Integrating Army Aviation into the Combined Arms Team: Operational Art in Desert Shield and Desert Storm
US Army School for Advanced Military Studies Fort Leavenworth United States
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The challenge of balancing the employment of aviation assets between their tactical utility and their employment in accordance with the elements of operational art has existed from the earliest days of the helicopter. Discussion and debate about the role of rotary-wing assets, particularly as part of the combined arms team, has characterized the relatively short history of Army aviation. In the past thirteen years, corps and division commanders and their staffs have had little opportunity to employ rotary-wing aviation in the application of operational art through the full range of decisive action in combat. The US Army has primarily employed Army aviation as a tactical asset, with limited consideration for its ability to achieve strategic objectives in accordance with the elements of operational art, thereby limiting the contributions of rotary-wing aircraft to the combined arms team. The story of Army aviation leading up to Desert Shield and Desert Storm is about the development of an emerging alignment between new doctrine, the ideal organization, and what would eventually become a branch. The framework for the historical case study is the doctrinal relationship between the elements of operational art and the doctrinal missions of rotary-wing aviation. The framework enables an expanded understanding of how helicopters are employed in accordance with the elements of operational art as a member of the combined arms team. Most of the elements of operational art were apparent in the case study, and were enabled, either directly or indirectly, by rotary-wing aviation. This case study illuminated the relationship between basing, operational reach, tempo, and culmination, and more specifically, their relationship to the capabilities of Army aviation.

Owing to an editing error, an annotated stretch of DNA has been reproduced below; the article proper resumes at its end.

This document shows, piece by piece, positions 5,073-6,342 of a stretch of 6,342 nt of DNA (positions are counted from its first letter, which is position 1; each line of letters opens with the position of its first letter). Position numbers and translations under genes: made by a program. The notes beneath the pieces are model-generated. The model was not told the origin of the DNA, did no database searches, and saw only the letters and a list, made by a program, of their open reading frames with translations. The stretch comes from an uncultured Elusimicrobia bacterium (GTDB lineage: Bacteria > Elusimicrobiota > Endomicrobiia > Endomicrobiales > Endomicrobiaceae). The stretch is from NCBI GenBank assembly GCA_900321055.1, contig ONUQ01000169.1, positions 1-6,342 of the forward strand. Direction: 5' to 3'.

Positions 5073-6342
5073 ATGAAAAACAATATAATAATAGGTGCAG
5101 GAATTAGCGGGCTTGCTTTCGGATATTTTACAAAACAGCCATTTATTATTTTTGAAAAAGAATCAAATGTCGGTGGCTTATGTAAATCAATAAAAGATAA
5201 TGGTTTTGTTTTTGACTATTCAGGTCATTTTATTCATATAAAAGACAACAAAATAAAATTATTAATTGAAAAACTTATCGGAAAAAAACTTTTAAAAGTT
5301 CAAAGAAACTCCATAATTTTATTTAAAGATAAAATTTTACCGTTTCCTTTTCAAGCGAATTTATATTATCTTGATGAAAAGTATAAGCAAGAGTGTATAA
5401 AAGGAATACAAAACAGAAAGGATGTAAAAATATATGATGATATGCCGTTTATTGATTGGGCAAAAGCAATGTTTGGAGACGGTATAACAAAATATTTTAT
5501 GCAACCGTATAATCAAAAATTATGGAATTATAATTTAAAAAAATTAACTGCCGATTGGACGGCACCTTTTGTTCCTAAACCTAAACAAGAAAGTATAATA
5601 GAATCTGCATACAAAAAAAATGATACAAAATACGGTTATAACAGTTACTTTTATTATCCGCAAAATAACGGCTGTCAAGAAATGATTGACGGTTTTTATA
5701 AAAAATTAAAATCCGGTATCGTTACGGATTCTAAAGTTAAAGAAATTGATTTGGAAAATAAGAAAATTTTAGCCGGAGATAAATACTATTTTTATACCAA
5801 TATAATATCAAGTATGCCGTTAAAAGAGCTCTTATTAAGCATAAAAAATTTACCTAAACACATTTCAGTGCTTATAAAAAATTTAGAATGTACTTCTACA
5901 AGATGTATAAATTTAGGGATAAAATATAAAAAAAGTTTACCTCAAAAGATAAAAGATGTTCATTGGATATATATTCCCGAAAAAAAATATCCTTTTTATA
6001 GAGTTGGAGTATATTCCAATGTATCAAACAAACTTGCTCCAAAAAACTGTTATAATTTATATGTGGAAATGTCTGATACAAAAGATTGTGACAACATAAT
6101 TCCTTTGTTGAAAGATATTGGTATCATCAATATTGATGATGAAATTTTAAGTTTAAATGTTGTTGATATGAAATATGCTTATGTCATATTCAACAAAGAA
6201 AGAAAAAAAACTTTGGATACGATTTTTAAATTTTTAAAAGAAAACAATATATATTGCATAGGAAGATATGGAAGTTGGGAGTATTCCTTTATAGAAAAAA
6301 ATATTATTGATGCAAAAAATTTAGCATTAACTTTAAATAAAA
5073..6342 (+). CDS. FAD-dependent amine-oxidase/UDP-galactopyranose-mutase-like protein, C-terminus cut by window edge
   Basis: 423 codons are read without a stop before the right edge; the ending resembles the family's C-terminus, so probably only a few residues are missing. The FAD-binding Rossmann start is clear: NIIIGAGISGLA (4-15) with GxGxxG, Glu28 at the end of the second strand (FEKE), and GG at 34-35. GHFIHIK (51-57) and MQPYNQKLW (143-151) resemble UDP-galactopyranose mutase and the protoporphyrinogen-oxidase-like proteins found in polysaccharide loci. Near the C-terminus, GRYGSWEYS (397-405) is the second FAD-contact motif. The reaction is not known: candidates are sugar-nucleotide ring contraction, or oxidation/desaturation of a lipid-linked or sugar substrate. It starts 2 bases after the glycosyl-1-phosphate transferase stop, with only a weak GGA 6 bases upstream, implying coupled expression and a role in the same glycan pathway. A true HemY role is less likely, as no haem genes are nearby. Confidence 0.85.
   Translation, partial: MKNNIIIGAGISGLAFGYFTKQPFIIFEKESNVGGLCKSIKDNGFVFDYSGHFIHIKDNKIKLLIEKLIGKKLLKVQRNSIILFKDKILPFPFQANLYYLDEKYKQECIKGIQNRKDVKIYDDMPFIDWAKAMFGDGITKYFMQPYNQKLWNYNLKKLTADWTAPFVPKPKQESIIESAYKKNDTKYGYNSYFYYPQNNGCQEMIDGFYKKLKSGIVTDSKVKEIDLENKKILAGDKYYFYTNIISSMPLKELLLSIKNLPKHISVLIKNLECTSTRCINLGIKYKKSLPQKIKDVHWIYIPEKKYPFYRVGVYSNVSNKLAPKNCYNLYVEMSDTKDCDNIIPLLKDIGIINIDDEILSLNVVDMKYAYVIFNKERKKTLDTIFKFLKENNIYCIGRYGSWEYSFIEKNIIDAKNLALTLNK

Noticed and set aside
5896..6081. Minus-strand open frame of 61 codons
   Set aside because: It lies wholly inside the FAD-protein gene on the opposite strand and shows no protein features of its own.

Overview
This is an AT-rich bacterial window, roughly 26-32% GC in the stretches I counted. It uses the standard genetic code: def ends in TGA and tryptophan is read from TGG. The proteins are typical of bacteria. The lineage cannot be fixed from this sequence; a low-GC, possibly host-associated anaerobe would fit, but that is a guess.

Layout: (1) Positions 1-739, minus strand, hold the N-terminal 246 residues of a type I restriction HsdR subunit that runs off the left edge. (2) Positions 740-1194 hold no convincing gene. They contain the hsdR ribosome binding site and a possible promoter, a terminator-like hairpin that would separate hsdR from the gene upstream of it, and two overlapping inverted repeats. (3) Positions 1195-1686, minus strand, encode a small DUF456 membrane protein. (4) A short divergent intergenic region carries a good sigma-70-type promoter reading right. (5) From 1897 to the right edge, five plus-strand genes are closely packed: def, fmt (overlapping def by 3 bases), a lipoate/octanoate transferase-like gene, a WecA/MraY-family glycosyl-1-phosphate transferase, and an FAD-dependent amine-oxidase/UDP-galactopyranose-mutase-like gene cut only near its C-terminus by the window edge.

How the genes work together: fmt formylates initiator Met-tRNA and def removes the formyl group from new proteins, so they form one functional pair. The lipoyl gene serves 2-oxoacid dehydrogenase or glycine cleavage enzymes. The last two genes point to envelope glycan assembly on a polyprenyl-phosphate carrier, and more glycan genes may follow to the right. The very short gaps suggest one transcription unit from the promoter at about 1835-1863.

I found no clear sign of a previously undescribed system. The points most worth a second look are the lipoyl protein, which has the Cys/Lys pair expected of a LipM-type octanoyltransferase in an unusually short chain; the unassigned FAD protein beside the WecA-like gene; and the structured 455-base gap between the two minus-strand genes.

- Military Operations, Strategy and Tactics